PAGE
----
A war of attrition with no end in sight.
If we’ve said it once we’ve said it a thousand times, if any developer is going to make a new game in the bloated Tower Defence genre, it needs to be two things: different and good. Now Defenders of Ardania gets the first part right, with players needing not only to protect their HQ from wave-based attackers, but also send their own back to the source. However, unfortunately the latest game set in the Majesty universe just isn’t much fun to play.
The campaign starts promisingly enough with delightfully absurd characters, which both play to and make fun of traditional fantasy tropes, but then you’re dropped into gameplay which seems far too slow for its own good.
As usual with this genre, levels take place on predetermined grids with players only able to place down turrets on certain slots, and the same goes for your opponent. These defensive measures protect your castle from attack, while at the same time you go on the offensive by spawning units, which vary in speed, strength and armour, to slowly plod to the competing general’s HQ letting enemy units pass wistfully along the way without attacking. We imagine they just throw each other a glance and perhaps a wave, as they all proceed to their mutually assured destruction, either by marching into the enemy castle, thus taking down its HP, or by succumbing to turret fire on the way.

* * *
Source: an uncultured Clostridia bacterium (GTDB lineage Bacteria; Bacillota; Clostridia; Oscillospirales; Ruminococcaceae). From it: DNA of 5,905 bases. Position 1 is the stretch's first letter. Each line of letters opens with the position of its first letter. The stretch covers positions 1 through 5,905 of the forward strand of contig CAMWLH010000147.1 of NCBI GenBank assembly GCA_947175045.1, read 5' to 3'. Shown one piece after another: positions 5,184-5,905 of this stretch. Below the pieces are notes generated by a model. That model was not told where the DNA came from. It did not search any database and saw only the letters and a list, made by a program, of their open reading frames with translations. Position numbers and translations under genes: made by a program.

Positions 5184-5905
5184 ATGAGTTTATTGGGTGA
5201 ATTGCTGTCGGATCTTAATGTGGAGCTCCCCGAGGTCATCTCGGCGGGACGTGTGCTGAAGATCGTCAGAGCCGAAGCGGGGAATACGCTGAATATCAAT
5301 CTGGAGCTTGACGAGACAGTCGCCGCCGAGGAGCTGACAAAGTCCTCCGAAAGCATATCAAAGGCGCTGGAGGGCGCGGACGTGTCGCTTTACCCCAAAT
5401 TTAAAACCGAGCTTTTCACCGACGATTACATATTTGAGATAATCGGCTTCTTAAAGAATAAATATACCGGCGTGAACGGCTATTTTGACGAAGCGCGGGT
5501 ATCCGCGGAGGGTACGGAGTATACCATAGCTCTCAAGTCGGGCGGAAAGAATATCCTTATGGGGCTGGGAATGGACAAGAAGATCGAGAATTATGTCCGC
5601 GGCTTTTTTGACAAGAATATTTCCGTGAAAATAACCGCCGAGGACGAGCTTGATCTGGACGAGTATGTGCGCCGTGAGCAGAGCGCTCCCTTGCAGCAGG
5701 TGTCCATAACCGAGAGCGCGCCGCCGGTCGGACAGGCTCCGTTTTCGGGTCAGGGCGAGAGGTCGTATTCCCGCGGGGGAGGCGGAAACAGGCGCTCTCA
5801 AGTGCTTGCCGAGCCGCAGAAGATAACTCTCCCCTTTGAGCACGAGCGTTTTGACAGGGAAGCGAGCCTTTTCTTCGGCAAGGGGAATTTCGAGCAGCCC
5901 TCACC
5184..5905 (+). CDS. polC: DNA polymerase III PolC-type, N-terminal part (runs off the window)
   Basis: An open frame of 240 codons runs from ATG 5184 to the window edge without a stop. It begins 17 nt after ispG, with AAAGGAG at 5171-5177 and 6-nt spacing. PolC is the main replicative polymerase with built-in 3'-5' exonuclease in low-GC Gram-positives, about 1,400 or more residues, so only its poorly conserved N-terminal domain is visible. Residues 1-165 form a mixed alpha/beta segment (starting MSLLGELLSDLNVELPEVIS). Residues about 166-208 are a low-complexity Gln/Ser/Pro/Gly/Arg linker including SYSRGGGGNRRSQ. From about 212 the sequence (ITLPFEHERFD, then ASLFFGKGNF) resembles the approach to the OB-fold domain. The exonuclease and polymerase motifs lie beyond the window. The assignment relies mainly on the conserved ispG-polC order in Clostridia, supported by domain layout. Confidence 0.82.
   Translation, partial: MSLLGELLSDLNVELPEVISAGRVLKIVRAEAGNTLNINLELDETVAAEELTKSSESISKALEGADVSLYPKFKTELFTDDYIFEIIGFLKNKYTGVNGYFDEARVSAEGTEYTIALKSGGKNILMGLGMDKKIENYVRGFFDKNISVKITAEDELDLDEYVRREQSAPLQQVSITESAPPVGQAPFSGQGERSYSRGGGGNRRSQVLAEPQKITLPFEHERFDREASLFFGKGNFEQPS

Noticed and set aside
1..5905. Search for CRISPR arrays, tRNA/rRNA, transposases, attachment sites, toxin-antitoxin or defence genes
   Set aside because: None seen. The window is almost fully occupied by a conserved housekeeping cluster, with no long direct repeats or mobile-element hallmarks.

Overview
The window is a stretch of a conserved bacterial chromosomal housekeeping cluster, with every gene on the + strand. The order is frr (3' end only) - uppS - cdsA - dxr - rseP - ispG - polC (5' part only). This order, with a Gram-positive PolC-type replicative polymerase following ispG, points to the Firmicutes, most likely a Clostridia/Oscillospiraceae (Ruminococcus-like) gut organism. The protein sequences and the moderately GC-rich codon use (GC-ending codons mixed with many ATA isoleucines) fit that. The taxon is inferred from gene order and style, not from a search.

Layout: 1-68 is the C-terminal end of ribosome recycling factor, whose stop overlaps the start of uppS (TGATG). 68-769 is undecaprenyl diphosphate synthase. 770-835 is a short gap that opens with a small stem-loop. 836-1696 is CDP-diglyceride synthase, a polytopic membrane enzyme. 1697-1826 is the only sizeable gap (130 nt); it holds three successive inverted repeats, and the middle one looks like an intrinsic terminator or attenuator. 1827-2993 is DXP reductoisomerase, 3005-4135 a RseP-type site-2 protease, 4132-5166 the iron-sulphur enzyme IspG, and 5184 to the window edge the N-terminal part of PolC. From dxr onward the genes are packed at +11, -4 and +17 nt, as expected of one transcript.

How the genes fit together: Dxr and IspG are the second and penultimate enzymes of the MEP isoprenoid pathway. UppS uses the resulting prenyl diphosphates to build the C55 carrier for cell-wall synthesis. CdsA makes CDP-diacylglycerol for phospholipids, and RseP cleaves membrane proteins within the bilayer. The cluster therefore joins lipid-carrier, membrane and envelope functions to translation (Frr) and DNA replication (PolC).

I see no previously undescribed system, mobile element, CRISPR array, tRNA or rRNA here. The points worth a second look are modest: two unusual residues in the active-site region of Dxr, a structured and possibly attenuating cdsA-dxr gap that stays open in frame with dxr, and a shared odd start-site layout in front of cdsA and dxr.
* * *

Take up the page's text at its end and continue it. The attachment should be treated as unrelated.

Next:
Managing both offensive and defensive fronts should prove exciting and tense, but the pace of matches is just too slow. Castles are too strong and units are too weak, which means matches can easily last over 30 minutes, and due to the small unit and turret cap the balance of superiority hardly ever changes. Instead you just eventually roll over opponents, leading to wins which feel unsatisfying.Being set in the Majesty universe, its unsurprising that Defenders of Ardania’s best assets come from a strong voicecast, written dialogue and an enjoyable story – it’s just a shame the rest of the game doesn’t hold up its end of the bargain.
In addition to the 16-mission campaign there’s also support for competitive and co-op multiplayer, but the issues which plague single-player are largely the same here. If anything they’re made worse, as players can replenish their castle’s health, so matches become even more protracted. Defenders of Ardania seemed to have a great concept on paper, but its execution could, and perhaps should, have been a lot better. There’s a step-by-step tutorial and visually the game is appealing enough, it just doesn’t have enough strategy nuance to warrant its existence in what is a very competitive and saturated genre.
A daring yet fundamentally flawed strategy experience.
Tags: Defenders of Ardania
Company of Heroes 2, Batman: Arkham Origins, Grand Theft Auto V, Watch_Dogs, Beyond: Two Souls and Night of the Rabbit previews.Download Now!